A post I read the other day about learning to program prompted me to jot down a few quick tips based off of my experience learning to program.
Don’t worry about speed
In your first year of programming the chances are near 100% that all of your code will be slow. Don’t bother trying to optimize your programs, spend your time instead on learning and using basic data structures and algorithms.
Challenge yourself, but don’t try to do the impossible.
When you pick projects as a beginning programmer you will be tempted to want to create the next big innovation in software. However this road is long and hard and you will be battered with defeat along the way. Instead, try to pick simple things that you can accomplish in a month or two and are just a little bit outside your abilities.
Don’t worry about the right way to do it, but only at first.
In the beginning you’re going to write bad code. However writing bad code can be a great motivating factor to learn to write better code. For instance, writing code to print each element in an array by hand would be great motivation to learn how to use loops. In the beginning you want to get a feel for programming, what works and what doesn’t and what all those names you hear about actually do in the computer. After you’re comfortable building small toy programs you can start learning the right way to do things.
Stick with one language, for now.
You have probably scoured the internet trying to figure out which language to start with. I’m sure you’ve come across posts by people telling you to learn a lot of languages. I agree with them, any experienced programmer should learn lots of languages (or at least a couple very different ones). However you’re not experienced yet and will only get lost in a sea of syntax. Pick a language and stick with it for a year at least, I recommend Python.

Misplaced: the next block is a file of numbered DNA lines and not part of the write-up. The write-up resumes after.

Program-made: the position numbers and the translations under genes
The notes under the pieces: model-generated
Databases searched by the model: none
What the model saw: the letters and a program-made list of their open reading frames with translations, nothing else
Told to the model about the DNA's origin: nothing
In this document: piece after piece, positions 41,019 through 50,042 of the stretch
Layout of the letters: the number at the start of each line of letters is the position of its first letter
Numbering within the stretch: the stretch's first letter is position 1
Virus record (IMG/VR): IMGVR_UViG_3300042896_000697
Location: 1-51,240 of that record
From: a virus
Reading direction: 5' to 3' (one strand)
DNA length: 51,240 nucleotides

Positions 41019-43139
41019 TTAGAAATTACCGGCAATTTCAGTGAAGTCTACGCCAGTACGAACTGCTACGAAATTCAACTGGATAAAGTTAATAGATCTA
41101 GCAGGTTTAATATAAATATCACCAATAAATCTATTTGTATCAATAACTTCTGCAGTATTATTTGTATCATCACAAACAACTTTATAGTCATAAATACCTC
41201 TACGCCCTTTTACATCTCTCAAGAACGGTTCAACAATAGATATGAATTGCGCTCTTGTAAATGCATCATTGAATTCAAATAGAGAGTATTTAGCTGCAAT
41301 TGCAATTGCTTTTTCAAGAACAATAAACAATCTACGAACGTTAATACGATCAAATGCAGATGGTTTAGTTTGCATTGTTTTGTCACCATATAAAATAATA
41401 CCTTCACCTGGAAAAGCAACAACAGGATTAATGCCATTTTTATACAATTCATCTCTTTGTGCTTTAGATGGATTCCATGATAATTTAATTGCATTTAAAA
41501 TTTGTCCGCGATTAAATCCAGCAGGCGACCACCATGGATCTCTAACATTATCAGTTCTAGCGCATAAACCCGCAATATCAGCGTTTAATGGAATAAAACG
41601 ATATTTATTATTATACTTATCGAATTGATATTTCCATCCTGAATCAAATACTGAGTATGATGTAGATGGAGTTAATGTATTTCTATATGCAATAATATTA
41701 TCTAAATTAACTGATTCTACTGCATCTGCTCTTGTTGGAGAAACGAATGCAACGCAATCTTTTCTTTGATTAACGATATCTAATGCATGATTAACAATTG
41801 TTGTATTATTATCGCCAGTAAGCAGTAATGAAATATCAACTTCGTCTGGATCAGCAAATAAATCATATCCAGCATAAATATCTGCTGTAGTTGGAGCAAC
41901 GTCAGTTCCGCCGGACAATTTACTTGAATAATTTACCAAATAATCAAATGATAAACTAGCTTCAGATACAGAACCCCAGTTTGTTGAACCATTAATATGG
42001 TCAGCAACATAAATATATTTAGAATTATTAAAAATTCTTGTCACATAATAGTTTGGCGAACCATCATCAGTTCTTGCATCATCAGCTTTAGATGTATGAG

Your first programs should have some kind of visual feedback.
With visual oriented programs like games or GUIs you can see your program performing right in front of your eyes. Not only is this great motivation, as your results are immediately available, it is also a great learning experience. A good place to start is vpython which gives you a 3d world to play in that is very simple to code.
Read code, but read the right code.
Learning to read code is a must. However don’t just grab the sources to Firefox and have at it. To start learning to read code I recommend reading libraries for the language you program in. Libraries are often written in a functional style that doesn’t require you to chase all over the place looking for definitions and keeping state in your head. Of course this can vary widely based on the language/libraries you are reading.
Throw away all the code that you wrote in your first year.
OK that might be a little harsh, you may have a few gems. The vast majority of your code, however, belongs in the trash (or in your archives to bring out for amusement and reminiscing about the old days).
You will find, as you progress through your journey to enlightenment, that when you look back at previous non-trivial code you wrote you will mostly think “Why did I do that!?!” In the case that this is not true you have either reached the pinnacle of enlightenment or have stopped caring about learning new things (it is almost universally the latter).
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